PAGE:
From Receiver To Remote Control: The TV Set
September 12 – November 25 1990
Conceived by artist Matthew Geller and developed under the initiative of the The New Museum’s curator, the late Bill Olander, “From Receiver to Remote Control: The TV Set" was an unusual exhibition in that it did not consist of art objects, but presented the television set—that ubiquitous object in the American home—in its past, present and future manifestations. Exploring the impact that television’s physical presence has had on the American home, family, leisure time and community, this exhibition was devoted to a crucial aspect of contemporary culture. Moving outside a strict definition of the ‘fine arts,’ the exhibition addressed the symbiotic relationship of so-called ‘high’ art and ‘popular’ culture.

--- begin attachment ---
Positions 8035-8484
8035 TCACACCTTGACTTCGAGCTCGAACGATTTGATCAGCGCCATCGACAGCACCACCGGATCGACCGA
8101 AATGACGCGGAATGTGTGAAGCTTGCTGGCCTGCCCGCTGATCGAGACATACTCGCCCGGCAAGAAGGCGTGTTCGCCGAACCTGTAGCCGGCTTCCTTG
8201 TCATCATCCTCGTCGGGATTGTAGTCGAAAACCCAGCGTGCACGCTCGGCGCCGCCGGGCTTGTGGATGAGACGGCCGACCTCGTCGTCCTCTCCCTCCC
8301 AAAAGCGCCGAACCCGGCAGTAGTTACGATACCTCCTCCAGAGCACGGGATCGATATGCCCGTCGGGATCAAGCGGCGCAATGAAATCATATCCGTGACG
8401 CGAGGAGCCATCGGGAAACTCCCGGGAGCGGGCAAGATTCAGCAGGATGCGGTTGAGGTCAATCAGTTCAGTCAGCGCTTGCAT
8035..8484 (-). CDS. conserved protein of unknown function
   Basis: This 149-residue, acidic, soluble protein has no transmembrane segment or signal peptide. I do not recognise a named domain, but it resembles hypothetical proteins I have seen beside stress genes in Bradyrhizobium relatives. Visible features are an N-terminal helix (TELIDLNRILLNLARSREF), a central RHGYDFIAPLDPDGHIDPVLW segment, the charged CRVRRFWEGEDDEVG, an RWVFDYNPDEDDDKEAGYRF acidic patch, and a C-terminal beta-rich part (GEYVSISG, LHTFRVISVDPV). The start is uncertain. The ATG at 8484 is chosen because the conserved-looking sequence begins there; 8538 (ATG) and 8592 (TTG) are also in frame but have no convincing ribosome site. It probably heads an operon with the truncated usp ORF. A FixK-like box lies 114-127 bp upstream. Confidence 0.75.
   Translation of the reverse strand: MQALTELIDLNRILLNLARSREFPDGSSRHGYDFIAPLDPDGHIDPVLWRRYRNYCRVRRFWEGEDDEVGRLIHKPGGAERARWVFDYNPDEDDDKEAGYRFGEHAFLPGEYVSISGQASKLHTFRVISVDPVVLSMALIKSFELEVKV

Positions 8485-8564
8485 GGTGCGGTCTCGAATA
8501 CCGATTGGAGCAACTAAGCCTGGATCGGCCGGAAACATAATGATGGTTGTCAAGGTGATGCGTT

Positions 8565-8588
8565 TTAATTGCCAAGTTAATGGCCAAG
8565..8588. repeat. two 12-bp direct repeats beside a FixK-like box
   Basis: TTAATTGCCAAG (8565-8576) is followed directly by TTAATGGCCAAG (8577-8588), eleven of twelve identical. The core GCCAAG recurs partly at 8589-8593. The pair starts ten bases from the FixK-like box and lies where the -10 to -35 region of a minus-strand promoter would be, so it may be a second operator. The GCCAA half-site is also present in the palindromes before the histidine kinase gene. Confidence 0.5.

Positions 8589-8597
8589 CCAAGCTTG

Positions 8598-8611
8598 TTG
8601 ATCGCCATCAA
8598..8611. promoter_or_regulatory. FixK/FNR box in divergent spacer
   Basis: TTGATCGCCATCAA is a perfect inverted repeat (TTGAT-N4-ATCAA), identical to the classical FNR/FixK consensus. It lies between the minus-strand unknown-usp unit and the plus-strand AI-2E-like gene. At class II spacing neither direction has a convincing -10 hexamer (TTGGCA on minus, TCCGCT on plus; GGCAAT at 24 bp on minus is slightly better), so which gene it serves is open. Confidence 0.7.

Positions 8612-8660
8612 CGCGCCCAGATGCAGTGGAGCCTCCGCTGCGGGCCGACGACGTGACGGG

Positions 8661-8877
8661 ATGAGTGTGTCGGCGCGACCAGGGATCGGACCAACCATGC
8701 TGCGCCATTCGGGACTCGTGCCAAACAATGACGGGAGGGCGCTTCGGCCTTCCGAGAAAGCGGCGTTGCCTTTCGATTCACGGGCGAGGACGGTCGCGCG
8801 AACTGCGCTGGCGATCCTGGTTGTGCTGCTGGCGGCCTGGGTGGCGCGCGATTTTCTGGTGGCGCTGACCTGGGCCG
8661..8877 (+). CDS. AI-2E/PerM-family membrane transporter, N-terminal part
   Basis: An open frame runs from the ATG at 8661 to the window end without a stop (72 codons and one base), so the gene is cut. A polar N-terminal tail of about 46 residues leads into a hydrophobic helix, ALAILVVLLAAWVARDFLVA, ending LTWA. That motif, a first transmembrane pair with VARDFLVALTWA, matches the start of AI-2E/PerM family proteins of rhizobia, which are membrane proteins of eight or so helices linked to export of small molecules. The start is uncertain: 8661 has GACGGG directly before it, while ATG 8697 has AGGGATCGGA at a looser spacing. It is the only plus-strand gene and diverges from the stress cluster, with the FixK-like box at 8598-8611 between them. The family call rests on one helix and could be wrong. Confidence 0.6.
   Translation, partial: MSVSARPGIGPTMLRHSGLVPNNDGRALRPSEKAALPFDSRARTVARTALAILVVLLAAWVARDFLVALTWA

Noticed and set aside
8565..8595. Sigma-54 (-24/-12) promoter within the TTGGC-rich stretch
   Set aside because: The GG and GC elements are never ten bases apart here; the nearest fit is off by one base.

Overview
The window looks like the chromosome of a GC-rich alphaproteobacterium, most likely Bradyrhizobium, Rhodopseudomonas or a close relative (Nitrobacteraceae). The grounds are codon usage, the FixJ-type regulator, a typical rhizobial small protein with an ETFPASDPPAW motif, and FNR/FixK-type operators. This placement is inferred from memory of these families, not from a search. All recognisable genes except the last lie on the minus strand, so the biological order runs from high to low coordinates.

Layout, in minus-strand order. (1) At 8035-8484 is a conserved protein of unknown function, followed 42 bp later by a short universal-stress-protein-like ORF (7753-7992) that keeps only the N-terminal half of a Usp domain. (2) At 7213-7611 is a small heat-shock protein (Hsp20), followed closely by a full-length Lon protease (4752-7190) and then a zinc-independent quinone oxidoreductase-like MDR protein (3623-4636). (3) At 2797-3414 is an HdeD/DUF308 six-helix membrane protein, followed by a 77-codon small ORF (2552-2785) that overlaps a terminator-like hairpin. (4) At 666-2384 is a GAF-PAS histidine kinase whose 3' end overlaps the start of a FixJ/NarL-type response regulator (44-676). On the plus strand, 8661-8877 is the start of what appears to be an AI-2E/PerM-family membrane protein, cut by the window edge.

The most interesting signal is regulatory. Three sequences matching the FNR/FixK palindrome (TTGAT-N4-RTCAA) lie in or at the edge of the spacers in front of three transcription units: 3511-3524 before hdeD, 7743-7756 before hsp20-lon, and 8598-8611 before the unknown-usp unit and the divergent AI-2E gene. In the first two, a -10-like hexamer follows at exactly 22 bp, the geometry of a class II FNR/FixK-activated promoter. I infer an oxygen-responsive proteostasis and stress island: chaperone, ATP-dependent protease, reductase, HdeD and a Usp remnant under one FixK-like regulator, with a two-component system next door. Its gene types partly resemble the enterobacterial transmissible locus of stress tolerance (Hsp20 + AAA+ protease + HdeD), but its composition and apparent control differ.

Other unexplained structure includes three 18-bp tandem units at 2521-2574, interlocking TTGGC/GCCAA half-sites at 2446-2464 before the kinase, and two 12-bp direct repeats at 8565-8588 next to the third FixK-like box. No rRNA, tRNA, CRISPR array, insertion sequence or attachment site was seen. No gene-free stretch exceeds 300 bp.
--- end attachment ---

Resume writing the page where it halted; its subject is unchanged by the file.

The exhibition, "From Receiver to Remote Control: The TV Set,” offered the first comprehensive study of the TV set. Responding to the vast body of published writing and research on television, almost all of it focuses on programming, technology, economics, or the history of the television industry, the exhibition focused on the box itself, which had been largely been overlooked. In a sense, the project took the TV set’s point of view: looking at itself, looking at the living room, and looking at the people watching it.